IN his speech at the Earth Summit in Rio de Janeiro, President Bush stated, "This is a historic opportunity [but] as important as the road to Rio has been, what is more important is the road from Rio."
The critical first step down this all-important road from Rio is the G-7 Economic Summit in Munich on July 6-8, when the world's seven wealthiest countries will have an opportunity to provide the leadership and direction needed to start making the promise of Rio a reality.
Despite the participants' lofty statements, the Earth Summit's primary task was left unfinished. The integration of environment and development, the goal in Rio, must have roots in the economic system that is the foundation of the G-7's annual gatherings.
Three pressing issues with international economic and environmental ramifications are expected to be on the agenda in Munich. The first, international trade, may have positive effects on the environment by opening up markets and providing for more efficient use of resources. At the same time, because markets do not always internalize environmental costs, activity fostered by liberalized trade without integrating strong corresponding environmental measures can contribute to environmental degradation.
The General Agreement on Tariffs and Trade (GATT) and other trade agreements should be structured to integrate environmental and development concerns and to ensure that they are a tool promoting sustainable development. To accomplish this, the G-7 should encourage the work of the recently convened GATT Working Group on Environmental Measures and International Trade.
That working group should adopt positions to ensure that GATT does not impinge upon the enforcement provisions (including trade sanctions) of the existing or future environmental treaties such as the Montreal Protocol, the Convention on International Trade in Endangered Species, and the treaty on climate change. Moreover, the G-7 should commit to opening the GATT to greater public scrutiny and to ensuring that trade rules do not override the right of countries to adopt strict environmental and health sta ndards.
A second problem which needs action by the G-7 is the antiquated nuclear power plants of the states of the former Soviet Union and Eastern Europe. At Chernobyl, the sarcophagus which was built around the reactor is damaged and in imminent danger of collapsing. If the sarcophagus does collapse, a large amount of highly toxic plutonium dust will be released into the atmosphere.
While the damaged reactor at Chernobyl is the most immediate nuclear power threat, the 15 other Chernobyl-style reactors in the former Soviet Union do not meet any rational safety standards. The design of these reactors is inherently flawed. In addition, the remaining Eastern European nuclear power plants have also been recognized as unsafe and potentially dangerous.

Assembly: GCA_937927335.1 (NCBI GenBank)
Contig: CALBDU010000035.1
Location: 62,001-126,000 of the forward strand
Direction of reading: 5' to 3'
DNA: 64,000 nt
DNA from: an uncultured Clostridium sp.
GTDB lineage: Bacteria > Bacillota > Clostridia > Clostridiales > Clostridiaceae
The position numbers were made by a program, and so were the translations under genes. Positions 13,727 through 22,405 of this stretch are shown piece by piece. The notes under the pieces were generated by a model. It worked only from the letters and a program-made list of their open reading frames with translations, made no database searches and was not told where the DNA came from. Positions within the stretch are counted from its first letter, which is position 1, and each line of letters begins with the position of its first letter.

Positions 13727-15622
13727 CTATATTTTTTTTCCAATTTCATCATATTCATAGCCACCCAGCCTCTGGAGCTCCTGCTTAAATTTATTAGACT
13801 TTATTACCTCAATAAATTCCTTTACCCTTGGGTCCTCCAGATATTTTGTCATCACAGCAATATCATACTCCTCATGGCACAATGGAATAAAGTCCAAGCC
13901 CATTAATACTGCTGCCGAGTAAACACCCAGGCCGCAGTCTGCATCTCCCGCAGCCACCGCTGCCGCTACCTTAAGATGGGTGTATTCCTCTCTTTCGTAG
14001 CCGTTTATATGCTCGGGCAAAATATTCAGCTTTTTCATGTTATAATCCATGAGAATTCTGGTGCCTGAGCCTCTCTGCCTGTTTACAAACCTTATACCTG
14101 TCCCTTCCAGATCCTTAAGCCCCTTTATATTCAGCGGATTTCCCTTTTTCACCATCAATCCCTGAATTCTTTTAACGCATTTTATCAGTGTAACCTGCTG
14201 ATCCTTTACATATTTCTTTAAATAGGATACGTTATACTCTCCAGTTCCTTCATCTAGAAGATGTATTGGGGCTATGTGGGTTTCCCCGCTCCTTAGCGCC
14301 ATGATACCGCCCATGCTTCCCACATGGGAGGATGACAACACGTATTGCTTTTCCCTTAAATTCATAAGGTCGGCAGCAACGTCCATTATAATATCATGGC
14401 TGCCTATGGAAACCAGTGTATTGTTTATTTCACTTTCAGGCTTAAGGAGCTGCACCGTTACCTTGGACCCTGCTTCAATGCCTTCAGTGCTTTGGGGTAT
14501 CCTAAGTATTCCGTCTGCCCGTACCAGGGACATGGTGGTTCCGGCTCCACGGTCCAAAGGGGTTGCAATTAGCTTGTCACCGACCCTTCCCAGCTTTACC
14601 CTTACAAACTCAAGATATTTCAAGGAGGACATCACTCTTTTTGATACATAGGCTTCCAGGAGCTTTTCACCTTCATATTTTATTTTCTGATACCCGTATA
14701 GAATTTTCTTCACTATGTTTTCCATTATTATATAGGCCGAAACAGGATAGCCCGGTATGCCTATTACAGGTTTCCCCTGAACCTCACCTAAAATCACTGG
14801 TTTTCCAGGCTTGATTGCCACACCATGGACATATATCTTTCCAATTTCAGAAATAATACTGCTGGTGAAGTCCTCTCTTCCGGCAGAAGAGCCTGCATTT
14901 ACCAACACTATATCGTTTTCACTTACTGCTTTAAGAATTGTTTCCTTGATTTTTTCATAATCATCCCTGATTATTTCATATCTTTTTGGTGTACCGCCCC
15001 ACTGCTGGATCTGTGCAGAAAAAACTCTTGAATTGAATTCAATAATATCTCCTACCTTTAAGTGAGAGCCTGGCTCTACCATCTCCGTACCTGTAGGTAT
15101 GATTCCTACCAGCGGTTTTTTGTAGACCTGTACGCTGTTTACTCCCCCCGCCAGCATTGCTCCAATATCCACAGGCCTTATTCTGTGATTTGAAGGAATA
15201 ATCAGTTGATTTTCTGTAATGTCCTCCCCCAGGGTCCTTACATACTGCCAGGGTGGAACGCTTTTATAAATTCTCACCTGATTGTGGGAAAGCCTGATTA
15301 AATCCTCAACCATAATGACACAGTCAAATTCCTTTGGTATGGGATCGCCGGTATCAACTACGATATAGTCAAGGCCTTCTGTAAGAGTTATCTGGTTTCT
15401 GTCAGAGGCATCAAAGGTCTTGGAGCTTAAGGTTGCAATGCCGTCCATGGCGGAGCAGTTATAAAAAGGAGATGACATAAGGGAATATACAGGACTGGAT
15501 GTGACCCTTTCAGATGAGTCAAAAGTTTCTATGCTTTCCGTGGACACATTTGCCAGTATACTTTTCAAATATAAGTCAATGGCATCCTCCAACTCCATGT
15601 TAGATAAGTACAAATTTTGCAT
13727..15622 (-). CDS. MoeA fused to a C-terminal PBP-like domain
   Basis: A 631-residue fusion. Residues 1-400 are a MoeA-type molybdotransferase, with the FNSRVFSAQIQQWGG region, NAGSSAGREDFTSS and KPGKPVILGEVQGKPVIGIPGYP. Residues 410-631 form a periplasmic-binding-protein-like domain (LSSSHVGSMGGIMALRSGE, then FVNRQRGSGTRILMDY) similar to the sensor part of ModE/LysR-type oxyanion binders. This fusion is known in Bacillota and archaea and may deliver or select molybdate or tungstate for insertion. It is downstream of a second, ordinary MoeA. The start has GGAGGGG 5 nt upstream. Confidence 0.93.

CURRENT foreign-assistance plans appear to focus on upgrading plant equipment and providing plant staffs with additional safety training. But rather than invest money in refurbishing these plants, which may only be able to run for another 10 years, the G-7 should make a higher-yielding investment by promoting the closing of these power plants and focusing on increased energy efficiency and alternative power sources.
To this end, all G-7 bilateral and multilateral assistance to Eastern Europe in the energy and transportation sectors should include an assessment of the cost-effectiveness and environmental benefits of investments in the manufacture of energy-efficient products, in energy systems for appliances or buildings as opposed to new power generation, and in mass transit.
The third and last issue expected to be on the Munich agenda is the financing of international environmental and development projects. During the Earth Summit, the World Bank emerged as a major vehicle for transferring environmental funds to the developing world. Unfortunately, there is alarming evidence of a decline in the quality of bank projects.
The Global Environmental Facility (GEF), which has received a great deal of attention as a mechanism for dispersing the new funds pledged for Agenda 21 and the biodiversity and climate-change treaties, is an untested pilot program.
Moreover, most GEF projects will be linked to larger World Bank loans in areas, such as energy and forestry, where the bank's environmental record is questionable. Restructuring of the GEF and the main body of bank lending is needed to ensure greatly improved accountability.
Rather than discuss the quantity of increased financial assistance, as countries did in Rio, the G-7 should focus on the quality of World Bank assistance, including the G-7's own contributions.
At their gathering in London last year, G-7 leaders devoted substantial attention to the Earth Summit, calling it "a landmark event" and committing themselves to giving the necessary political impetus to its preparations.
British Prime Minister John Major has reportedly proposed to his colleagues a number of follow-up actions to Rio to be agreed on in Munich, including national implementation of the Rio Declaration and Agenda 21 and establishment of the United Nations Commission on Sustainable Development.
At the Munich Summit, the G-7 nations, and in particular the US, can assume a strong role in promoting sustainable development, which is in their vital long-term interests.